Here’s a closer look at some of the Hokies to keep an eye on this season:


Erika Hajnal – The freestyler from Hungary made a splash in her freshman year, earning honorable mention All-America status after placing 13th in the 1,650 free at the NCAA Championships. She also placed third in three events at the ACC Championships.

Steffi Drechsel – The current junior joins Hajnal as the other returning NCAA competitor. Drechsel scored points at the national meet as part of the 400 free relay team, but also placed fifth in the 100 back at the ACC meet.

Laura Simon – Of all the freshmen, Simon is probably the most likely to make an immediate impact. According to Skinner, the distance freestyler posted a time in the mile last year during high school that would’ve qualified her for the NCAA Championships.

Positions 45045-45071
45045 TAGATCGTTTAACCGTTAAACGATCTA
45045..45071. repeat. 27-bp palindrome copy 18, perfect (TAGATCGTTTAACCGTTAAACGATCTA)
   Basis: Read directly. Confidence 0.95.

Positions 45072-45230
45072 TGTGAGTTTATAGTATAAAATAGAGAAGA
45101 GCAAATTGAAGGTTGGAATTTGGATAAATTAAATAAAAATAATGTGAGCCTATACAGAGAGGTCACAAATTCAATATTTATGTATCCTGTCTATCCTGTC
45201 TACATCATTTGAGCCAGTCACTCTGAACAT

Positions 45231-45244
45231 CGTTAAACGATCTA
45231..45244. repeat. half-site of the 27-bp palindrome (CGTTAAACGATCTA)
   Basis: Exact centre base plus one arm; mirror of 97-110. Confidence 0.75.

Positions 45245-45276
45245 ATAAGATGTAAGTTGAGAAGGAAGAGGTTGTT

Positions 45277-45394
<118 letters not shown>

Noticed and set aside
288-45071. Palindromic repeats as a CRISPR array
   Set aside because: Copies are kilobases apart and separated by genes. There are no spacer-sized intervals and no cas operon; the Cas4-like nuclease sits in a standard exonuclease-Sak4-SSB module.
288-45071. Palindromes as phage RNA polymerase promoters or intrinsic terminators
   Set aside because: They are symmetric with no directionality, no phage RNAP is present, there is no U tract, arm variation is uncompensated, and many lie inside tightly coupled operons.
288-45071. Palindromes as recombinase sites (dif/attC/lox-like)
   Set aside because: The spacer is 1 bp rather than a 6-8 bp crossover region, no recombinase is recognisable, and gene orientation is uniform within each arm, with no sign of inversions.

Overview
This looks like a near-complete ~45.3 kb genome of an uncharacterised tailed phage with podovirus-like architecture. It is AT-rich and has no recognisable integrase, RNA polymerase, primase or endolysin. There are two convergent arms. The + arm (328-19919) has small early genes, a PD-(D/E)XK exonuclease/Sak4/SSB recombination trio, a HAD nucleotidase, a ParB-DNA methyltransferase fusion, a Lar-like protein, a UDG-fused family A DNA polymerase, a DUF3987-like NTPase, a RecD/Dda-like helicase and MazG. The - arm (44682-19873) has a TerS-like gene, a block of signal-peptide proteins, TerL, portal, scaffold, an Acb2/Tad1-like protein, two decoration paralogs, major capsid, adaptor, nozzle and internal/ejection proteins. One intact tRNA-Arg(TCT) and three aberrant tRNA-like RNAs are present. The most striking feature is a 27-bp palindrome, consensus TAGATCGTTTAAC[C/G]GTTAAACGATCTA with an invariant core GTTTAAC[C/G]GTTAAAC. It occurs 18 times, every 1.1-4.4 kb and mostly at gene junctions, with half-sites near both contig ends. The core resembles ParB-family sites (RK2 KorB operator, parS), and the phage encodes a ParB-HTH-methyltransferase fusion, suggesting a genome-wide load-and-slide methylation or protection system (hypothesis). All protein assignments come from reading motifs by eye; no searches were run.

Kelly deMarrais and Sara Shapiro – They are a pair of senior captains whom Skinner thinks are poised for huge years. They lead both in and out of the water, and Skinner thinks the world of what they are capable of achieving. Both compete in the backstroke and freestyle and could very likely finish their careers at the NCAA Championships.


Charlie Higgins – Higgins was arguably the most valuable men’s swimmer as a freshman last year, breaking three school records at the ACC Championships. In addition to diver Mikey McDonald, he was the lone male to compete at the NCAA Championships, placing 20th in the 100 backstroke.

Stephen Hawkins – This freestyler was a major contributor as a sophomore, scoring points in multiple events at the ACC Championships and helping to break school records in various relays. The coaches feel like he has what it takes to make the NCAA meet.

Rich Ulatowski – This junior is a freestyle sprinter who is another member of the relay teams. He spent some time training in Blacksburg this past summer and is hungry to become a great swimmer.

Greg Mahon – Like Simon on the women’s side, this newcomer out of New Jersey might be the strongest of the freshmen. He was very highly touted coming out of high school and was strongly recruited by teams from all over the country.